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An Extreme Case is not an Exception

Arun Shourie



    That an area as large as Bihar should sink into quicksand is alarming enough by itself. But one of our problems is that collapse in Bihar no longer shakes us: "O, that is Bihar," we shrug.

    Bihar is an extreme case, yes. But the point about an extreme case is that it is but one end of a continuum. Bihar is far from being an exception. Even the most prosperous states today exhibit the same symptoms. Not just Bihar, but Punjab too is having difficulty paying just the salaries of government staff. Not just Bihar, but state after state -- Rajasthan is the example of the month -- has defaulted on the repayments it has to make to the Centre. In Assamís case, all financial transactions had to be halted, and the treasury had to be closed last week, as the state had no funds to meet even the dayís liabilities. It isnít just that almost all of plan expenditure of Bihar is now financed through central funds, that is so in the case of most states: Rakesh Mohan, the director of the NCAER, draws attention to a telling figure -- as recently as the Sixth Plan, balances from current revenues financed 40 per cent of state plans, in the Eighth Plan their contribution was zero, today it is a substantial negative. It isnít just that state enterprises in Bihar are in a woeful condition, they are in more or less that condition across the country: another figure that Rakesh Mohan mentions -- state enterprises were projected to contribute Rs 4,000 crore to the financing of the Eighth Plan, their actual contribution was minus Rs 2,723 crore.

    All sorts of devices have been contrived by the Centre and states to camouflage defaults by state governments, all sorts of devices have been fabricated by states to divert central funds meant for capital expenditure to pay wages and salaries. A senior functionary was educating me the other day to the mystery behind plan projects remaining incomplete for years and years on end in state after state. There is more than lethargy, he explained. Under our system of accounting, so long as the project is a continuing one, salaries and wages of the staff working on it can be paid out of plan funds; once it is completed, these have to be paid out of the stateís own funds. Unable to pay even salary and wage bills of its employees, state after state keeps that last mile of the road incomplete...

    And finances themselves are but a symptom. Entire systems have fallen apart. A former deputy comptroller and auditor general, C.B. Kumar, points out that of the 992 state government companies, the accounts of 783 companies are in arrears -- up to 10 years. In the case of many of them, accounts have not been finalised for even one year since their inception.

    And the finances of states, the evaporation of control and supervision mechanisms in state owned companies -- these too are but symptoms. The malaise extends far beyond states, far beyond governments. "Non-performing assets" -- a euphemism to cover up moneys which have been given, handed out on collateral considerations -- now exceed Rs 43,000 crore: that feat has been accomplished not by state governments but by our "commercial" banks. The companies that have vanished with over Rs 20,000 crore belonging to small depositors are not government companies, they are companies floated by private entrepreneurs. Similarly, while the securities scam showed up the degree of morality and vigilance in our banks and financial institutions, could it have remained undetected if a profession wholly outside the state structure -- chartered accountants -- had been doing its job?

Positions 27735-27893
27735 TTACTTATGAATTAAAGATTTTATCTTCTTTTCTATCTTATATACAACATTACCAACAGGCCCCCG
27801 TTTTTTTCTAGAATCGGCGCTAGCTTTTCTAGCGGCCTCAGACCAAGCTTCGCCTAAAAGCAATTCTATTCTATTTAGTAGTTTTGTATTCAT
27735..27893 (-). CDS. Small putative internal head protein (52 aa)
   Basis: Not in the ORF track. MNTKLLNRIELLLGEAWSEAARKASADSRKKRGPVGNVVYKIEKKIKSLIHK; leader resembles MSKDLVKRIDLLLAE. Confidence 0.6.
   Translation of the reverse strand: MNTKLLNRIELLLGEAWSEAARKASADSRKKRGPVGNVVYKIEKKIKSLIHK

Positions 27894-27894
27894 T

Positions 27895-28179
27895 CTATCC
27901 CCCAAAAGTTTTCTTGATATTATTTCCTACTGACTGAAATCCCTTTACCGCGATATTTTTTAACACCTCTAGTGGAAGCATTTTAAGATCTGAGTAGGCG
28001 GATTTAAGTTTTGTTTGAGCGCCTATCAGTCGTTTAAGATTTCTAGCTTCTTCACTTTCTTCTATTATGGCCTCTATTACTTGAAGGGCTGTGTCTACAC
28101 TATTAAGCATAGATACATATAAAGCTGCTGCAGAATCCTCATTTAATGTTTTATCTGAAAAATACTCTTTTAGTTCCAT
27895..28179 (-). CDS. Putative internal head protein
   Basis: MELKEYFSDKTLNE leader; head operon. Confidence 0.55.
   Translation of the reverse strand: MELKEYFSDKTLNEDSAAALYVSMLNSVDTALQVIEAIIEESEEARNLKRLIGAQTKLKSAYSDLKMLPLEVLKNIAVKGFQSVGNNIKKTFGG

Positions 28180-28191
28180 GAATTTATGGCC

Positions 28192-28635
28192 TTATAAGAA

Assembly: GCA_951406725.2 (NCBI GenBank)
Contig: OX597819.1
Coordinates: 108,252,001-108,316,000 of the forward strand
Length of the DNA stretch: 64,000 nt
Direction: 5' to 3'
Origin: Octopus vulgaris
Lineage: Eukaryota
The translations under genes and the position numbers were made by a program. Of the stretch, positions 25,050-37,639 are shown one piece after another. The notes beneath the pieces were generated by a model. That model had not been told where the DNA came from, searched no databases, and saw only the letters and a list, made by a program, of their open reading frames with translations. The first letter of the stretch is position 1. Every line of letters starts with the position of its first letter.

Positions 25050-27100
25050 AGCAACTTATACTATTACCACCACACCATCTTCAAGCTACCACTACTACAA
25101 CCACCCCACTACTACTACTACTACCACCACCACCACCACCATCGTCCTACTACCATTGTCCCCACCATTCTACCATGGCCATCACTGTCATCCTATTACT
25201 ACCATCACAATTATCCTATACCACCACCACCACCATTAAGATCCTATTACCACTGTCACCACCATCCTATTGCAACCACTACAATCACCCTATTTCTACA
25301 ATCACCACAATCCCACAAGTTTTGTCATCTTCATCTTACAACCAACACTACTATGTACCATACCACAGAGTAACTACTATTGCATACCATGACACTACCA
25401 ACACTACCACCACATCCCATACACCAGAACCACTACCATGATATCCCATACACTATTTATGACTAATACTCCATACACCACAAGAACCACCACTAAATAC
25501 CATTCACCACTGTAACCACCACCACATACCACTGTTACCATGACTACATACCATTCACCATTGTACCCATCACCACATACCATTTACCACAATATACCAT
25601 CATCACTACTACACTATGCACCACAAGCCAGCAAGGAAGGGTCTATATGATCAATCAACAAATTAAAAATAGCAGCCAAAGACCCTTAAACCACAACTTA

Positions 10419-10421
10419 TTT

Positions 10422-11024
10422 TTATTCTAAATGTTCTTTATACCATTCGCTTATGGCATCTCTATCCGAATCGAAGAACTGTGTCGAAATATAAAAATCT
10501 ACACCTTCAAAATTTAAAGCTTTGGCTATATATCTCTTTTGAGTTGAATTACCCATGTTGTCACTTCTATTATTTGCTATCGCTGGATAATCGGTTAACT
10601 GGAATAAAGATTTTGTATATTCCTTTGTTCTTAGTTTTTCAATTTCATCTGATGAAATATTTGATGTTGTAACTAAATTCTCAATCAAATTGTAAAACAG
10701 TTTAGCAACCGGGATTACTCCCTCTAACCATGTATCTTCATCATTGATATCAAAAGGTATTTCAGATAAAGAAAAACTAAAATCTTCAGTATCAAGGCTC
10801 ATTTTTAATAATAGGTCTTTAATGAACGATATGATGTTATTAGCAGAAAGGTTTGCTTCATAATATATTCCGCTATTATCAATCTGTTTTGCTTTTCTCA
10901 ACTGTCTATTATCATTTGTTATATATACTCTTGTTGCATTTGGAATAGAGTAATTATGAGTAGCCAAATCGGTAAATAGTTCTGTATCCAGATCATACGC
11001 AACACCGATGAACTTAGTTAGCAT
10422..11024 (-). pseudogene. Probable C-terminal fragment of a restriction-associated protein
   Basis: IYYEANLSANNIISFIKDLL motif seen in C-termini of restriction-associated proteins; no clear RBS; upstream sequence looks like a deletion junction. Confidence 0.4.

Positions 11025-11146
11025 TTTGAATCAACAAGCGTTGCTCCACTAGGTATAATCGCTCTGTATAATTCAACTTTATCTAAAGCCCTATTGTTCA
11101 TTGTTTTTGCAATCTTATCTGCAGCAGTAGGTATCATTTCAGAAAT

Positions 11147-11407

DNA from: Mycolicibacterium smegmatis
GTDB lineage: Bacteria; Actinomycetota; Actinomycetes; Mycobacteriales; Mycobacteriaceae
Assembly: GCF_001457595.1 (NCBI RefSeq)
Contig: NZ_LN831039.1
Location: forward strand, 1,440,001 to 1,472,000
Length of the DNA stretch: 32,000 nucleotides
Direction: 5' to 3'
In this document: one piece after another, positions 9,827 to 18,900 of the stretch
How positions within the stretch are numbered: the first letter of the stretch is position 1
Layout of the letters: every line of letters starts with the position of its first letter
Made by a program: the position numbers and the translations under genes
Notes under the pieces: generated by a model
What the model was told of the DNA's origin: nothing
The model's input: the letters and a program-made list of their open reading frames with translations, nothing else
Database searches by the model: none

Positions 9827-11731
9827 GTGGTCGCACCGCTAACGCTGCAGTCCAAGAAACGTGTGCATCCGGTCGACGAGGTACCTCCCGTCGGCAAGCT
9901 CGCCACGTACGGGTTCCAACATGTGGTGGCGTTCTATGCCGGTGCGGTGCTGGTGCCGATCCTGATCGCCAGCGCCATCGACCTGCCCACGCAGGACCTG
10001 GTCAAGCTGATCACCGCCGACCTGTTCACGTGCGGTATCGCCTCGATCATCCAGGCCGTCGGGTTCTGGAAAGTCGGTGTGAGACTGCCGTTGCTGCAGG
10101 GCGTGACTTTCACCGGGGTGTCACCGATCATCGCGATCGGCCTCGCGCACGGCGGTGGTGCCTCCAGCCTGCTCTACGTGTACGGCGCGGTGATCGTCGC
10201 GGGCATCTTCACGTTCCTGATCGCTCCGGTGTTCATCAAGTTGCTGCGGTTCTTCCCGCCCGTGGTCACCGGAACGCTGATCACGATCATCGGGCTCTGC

In a word, unless we wake up, Bihar is not just an extreme case, it is the future. And the condition to which Pakistan has sunk is a live warning of what happens when such problems are neglected.

    Everything else points to the same urgency. Time does not stop just because we are preoccupied with our problems: we talk of the "21st century;" it is five weeks away. The world does not stop because we are busy battling the next caste: technologies continue to replace each other every two-three years; per capita income in China is already double that of India, but with China growing at 10-11 per cent, and us stuck at 6 per cent, the gap between us and them doubles every 14 years -- and the per capita income is just an indicator: military capability, and much else is subsumed in it.

    Nor do our problems abate because we are busy sorting out our politics. In the last three-and-a-half years when our politicians were busy bringing down and installing governments, our population increased by over five crore. Even in the six months between the ouster of the Vajpayee government and the installation of the present Vajpayee government, our numbers would have increased by over 70 lakh. We must, therefore, act, as the Buddha would say, "with the urgency of a man whose hair is on fire". The allied point is just as obvious: there is no discord on these issues. Indeed, I believe there is consensus on almost all the issues which are at all within the realm of the possible. When liberalisation was launched, how the critics lampooned it. But where they were in power, those very persons and their parties were taking pride in proceeding on that route even faster than the central government. Similarly, when the critics acquired office at the Centre, they continued those very policies.

    That is a large part of the problem today: on almost every practicable matter there is consensus on what should be done, everyone also sees that those steps should be taken forthwith, but when one party takes them, the other shouts and screams, and puts obstacles. So that nothing is allowed to proceed -- except by fits and starts. The same danger lurks today. The economic decisions which will be taken now are ones that carry forward the same process which successive governments have been furthering for a decade. But because this government will be announcing those policies, others will stall them.

    There is a conviction -- which all parties need to outgrow -- that because one is in Opposition, oneís job is to oppose, to choke whatever whoever is in government is trying to do. Precisely because it does not have a better idea on the matter, the party out of office feels compelled to contrive differences. Often, a completely unrelated issue is made the occasion for blocking everything. Notice the minatory statements which Congress leaders have been making about Rajivís name in the Boforsí chargesheet.